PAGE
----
About a week ago I wrote about the new flow of boomers out of the ‘burbs and back to the big city, rather than into the retirement communities of the sun belt. As I said in that post, once again we’re doing aging our way, not our parents’ way.
And the real estate industry is taking notice. Here’s what’s happening, just for us, thanks to developers and real estate moguls who know what’s what: The Boomers Are Back!
The Stats On Boomers Moving To The Cities
Savvy real estate managers and developers realize that over-50 buyers who are looking to leave the suburbs for the city aren’t just looking to shed the responsibilities of caring for a big home and yard; they’re looking for the good things in life, for experiences and an environment that serve up life as a delicious dish to savor. So, older buyers coming into urban dwellings tend to buy condos or townhouses near the ballet, opera, good restaurants, and theaters.
And if you think this is a trend among just a few of the ultra wealthy, the statistics tell a different truth. Five years ago, only 5% of the clientele at Dream Town Realty in Chicago were former suburbanites over 50 coming back to the city. Now that percentage has risen to almost 15%. The stampede to the city is growing, at a rapid pace.
New Cool Building Amenities Just For Us
With new demand comes new supply to satisfy it. New buildings under construction or renovation in urban cities now offer amenities designed to please the over-50 buyer, including space for a home office, guest rooms for grown children and their children, wine rooms, even concierge services that will arrange for dog walkers, plan parties, bring in a masseuse, or find catering services for entertaining.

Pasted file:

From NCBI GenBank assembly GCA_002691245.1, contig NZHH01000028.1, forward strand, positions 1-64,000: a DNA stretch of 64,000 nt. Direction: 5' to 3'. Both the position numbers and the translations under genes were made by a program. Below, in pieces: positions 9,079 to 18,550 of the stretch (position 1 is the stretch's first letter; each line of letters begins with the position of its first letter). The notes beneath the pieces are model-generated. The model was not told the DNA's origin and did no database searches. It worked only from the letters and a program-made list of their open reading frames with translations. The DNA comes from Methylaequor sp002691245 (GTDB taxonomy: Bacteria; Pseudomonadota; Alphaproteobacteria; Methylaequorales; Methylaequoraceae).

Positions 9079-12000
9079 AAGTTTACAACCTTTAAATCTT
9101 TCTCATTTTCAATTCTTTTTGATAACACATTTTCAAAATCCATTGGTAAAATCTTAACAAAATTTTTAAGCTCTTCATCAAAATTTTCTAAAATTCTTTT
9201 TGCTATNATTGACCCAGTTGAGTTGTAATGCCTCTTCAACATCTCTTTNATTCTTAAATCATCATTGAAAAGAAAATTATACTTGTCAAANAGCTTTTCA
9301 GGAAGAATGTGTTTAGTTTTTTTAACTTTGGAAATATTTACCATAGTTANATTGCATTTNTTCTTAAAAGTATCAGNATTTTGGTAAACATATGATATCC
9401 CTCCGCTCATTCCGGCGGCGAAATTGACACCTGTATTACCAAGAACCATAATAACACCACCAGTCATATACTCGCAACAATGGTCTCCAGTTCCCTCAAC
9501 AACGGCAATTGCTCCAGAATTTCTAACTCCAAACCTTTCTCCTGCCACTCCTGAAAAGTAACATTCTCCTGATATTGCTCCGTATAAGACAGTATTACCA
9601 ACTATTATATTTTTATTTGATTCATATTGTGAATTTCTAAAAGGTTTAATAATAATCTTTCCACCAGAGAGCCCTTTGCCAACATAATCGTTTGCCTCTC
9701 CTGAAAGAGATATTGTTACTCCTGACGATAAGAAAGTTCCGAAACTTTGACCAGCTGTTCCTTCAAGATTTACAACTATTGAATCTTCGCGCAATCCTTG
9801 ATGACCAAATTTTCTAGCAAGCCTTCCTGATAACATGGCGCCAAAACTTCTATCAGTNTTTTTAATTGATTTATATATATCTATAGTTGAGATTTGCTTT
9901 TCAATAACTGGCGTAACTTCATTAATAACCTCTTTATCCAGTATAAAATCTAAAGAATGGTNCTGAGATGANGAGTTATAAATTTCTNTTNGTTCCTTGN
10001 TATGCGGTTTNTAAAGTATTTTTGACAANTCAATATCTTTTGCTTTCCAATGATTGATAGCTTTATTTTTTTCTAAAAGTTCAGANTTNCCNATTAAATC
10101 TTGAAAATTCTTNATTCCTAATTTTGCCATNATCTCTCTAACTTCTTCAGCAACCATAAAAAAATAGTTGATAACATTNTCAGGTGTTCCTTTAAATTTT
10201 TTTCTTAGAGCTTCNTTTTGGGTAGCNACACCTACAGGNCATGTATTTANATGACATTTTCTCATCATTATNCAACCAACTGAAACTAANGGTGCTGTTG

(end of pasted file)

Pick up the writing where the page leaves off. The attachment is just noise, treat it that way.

And because many of these ex-suburbanites have sold a large house in preparation for the move, they’ve got money to pay for some extras designed just for them, like buildings with elevators even if they’re just two-story structures, refrigerated wine and beer caves, on-site spas, and more.
Urban Neighborhoods Morphing for the Over-50 Set
According to Harris Steinberg, executive director of the Lindy Institute for Urban Innovation at Drexel University, many cities such as Philadelphia are seeing more high-end restaurants, boutiques, and pop-up shops changing their style and their offerings to cater to those over 50. And more mixed-use developments are being built, according to Jean Setzfand, senior vice president of programs at AARP, a Washington, DC–based nonprofit and lobbying group for older Americans. These buildings planned around the needs of older residents offer housing space, business space, and services such as doctor’s offices all under one high-rise roof, making it easy for older tenants to navigate throughout their day to attain the goods and services that they require without the need for a car or even a taxi ride.
With luck, cities will follow suite and create more parks and pleasant walking spaces where older city dwellers can stroll, bike, and enjoy warm-weather concerts.
Notes Setzfand, “Older individuals are stronger voters.” Local leaders are well aware of this fact, and are motivated to attract the over-50 crowd to their cities and districts and make them happy.